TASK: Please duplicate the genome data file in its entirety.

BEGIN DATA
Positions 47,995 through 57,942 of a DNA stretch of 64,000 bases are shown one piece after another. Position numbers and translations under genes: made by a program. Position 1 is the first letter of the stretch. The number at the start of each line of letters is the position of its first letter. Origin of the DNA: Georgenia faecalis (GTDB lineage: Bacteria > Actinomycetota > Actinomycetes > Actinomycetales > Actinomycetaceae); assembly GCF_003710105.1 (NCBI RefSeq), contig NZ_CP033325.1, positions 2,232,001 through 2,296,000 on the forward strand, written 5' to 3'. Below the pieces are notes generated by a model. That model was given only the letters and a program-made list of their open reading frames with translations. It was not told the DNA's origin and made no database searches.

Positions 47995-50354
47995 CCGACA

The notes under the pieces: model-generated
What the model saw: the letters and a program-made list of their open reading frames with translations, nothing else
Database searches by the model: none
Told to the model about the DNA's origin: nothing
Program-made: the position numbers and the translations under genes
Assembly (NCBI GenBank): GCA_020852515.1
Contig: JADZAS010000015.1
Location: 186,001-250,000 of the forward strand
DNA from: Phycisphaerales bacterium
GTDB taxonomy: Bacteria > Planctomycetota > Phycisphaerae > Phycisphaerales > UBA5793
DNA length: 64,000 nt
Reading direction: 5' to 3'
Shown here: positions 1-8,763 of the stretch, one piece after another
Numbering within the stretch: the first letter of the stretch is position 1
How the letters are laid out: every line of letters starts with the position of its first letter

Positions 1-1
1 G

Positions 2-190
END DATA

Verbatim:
Positions 47,995 through 57,942 of a DNA stretch of 64,000 bases are shown one piece after another. Position numbers and translations under genes: made by a program. Position 1 is the first letter of the stretch. The number at the start of each line of letters is the position of its first letter. Origin of the DNA: Georgenia faecalis (GTDB lineage: Bacteria > Actinomycetota > Actinomycetes > Actinomycetales > Actinomycetaceae); assembly GCF_003710105.1 (NCBI RefSeq), contig NZ_CP033325.1, positions 2,232,001 through 2,296,000 on the forward strand, written 5' to 3'. Below the pieces are notes generated by a model. That model was given only the letters and a program-made list of their open reading frames with translations. It was not told the DNA's origin and made no database searches.

Positions 47995-50354
47995 CCGACA

The notes under the pieces: model-generated
What the model saw: the letters and a program-made list of their open reading frames with translations, nothing else
Database searches by the model: none
Told to the model about the DNA's origin: nothing
Program-made: the position numbers and the translations under genes
Assembly (NCBI GenBank): GCA_020852515.1
Contig: JADZAS010000015.1
Location: 186,001-250,000 of the forward strand
DNA from: Phycisphaerales bacterium
GTDB taxonomy: Bacteria > Planctomycetota > Phycisphaerae > Phycisphaerales > UBA5793
DNA length: 64,000 nt
Reading direction: 5' to 3'
Shown here: positions 1-8,763 of the stretch, one piece after another
Numbering within the stretch: the first letter of the stretch is position 1
How the letters are laid out: every line of letters starts with the position of its first letter

Positions 1-1
1 G

Positions 2-190